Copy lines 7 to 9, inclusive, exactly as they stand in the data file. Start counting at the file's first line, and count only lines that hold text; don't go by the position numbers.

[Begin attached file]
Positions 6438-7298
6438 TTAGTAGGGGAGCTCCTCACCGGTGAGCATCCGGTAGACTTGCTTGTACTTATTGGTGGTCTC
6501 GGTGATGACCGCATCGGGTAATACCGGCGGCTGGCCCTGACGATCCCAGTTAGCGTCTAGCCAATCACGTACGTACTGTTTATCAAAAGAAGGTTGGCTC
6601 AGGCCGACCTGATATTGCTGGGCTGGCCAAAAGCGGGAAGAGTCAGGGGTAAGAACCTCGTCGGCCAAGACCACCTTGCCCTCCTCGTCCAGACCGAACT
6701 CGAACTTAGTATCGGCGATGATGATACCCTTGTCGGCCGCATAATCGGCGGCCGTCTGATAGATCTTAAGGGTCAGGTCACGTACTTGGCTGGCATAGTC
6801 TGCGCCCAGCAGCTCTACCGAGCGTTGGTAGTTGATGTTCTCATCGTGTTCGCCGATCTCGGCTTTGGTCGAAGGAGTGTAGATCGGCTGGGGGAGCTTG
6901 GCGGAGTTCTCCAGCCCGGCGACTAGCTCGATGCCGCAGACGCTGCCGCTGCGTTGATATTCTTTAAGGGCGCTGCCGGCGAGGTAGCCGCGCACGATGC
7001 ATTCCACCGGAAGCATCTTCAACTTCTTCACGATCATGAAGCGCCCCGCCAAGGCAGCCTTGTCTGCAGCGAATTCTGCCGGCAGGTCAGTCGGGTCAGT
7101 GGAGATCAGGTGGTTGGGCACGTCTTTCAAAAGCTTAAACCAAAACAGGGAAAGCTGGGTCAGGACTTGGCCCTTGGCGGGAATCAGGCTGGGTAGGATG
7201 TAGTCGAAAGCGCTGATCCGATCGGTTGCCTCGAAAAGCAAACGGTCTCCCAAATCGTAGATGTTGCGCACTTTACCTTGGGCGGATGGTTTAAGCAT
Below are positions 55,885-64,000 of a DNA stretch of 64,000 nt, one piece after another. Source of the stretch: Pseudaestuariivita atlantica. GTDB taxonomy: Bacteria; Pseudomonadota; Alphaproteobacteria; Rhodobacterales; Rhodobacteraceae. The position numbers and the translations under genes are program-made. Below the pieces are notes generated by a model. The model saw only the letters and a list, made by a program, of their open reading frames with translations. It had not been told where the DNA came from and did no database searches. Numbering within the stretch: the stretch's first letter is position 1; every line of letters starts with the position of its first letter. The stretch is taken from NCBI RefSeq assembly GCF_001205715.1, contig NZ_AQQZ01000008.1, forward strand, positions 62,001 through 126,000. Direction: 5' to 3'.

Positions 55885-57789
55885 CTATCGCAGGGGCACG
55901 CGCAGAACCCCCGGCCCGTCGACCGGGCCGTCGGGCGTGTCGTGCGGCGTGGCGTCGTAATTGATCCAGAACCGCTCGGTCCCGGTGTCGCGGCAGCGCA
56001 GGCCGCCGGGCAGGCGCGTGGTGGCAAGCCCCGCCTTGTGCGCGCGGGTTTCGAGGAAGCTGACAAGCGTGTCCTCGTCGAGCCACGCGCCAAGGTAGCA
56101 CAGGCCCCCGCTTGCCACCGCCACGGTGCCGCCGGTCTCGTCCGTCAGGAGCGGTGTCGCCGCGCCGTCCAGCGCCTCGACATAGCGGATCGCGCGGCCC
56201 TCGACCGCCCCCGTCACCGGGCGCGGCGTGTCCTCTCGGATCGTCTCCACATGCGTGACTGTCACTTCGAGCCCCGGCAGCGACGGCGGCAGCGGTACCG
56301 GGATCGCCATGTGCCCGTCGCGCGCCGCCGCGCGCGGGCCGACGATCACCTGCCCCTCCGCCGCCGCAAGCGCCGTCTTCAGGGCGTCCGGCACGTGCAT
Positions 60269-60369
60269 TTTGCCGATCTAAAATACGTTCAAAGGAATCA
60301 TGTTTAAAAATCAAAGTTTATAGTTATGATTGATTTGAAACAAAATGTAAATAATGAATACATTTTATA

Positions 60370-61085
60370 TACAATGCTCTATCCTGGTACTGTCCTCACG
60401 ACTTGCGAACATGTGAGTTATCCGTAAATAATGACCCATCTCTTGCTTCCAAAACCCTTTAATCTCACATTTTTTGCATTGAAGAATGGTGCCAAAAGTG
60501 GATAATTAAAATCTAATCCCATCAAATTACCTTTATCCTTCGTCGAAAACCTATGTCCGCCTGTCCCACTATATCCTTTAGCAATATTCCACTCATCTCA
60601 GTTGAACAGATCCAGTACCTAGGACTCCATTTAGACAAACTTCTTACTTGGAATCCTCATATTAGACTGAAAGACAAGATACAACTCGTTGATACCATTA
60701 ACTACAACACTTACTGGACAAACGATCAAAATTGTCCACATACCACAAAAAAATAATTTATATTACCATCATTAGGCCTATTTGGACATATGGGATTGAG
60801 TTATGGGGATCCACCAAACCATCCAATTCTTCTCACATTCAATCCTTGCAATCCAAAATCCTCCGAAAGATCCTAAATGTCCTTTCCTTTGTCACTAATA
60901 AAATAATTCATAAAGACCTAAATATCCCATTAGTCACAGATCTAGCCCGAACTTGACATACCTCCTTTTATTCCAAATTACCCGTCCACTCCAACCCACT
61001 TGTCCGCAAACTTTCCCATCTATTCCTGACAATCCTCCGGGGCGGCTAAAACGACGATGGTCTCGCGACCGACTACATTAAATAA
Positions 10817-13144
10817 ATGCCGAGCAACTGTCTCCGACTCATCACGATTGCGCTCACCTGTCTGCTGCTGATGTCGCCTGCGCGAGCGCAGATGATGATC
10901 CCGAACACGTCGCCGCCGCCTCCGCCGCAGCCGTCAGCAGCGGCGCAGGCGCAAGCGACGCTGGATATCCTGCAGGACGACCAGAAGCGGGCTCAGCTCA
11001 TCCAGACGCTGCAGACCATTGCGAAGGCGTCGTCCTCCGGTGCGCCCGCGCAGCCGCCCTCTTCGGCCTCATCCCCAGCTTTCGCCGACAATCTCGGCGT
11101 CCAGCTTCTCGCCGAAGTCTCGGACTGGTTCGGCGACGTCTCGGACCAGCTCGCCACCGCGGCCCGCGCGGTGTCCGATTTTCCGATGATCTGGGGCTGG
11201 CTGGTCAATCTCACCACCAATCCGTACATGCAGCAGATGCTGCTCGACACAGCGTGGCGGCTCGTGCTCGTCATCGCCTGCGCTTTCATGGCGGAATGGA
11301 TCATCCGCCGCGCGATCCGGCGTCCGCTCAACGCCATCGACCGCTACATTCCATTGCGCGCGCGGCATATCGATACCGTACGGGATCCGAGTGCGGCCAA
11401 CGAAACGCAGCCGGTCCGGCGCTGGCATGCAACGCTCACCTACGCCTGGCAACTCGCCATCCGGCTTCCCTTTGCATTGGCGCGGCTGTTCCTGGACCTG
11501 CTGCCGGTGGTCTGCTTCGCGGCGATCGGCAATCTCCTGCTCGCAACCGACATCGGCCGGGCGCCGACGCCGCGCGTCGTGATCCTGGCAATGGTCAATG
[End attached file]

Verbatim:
6901 GCGGAGTTCTCCAGCCCGGCGACTAGCTCGATGCCGCAGACGCTGCCGCTGCGTTGATATTCTTTAAGGGCGCTGCCGGCGAGGTAGCCGCGCACGATGC
7001 ATTCCACCGGAAGCATCTTCAACTTCTTCACGATCATGAAGCGCCCCGCCAAGGCAGCCTTGTCTGCAGCGAATTCTGCCGGCAGGTCAGTCGGGTCAGT
7101 GGAGATCAGGTGGTTGGGCACGTCTTTCAAAAGCTTAAACCAAAACAGGGAAAGCTGGGTCAGGACTTGGCCCTTGGCGGGAATCAGGCTGGGTAGGATG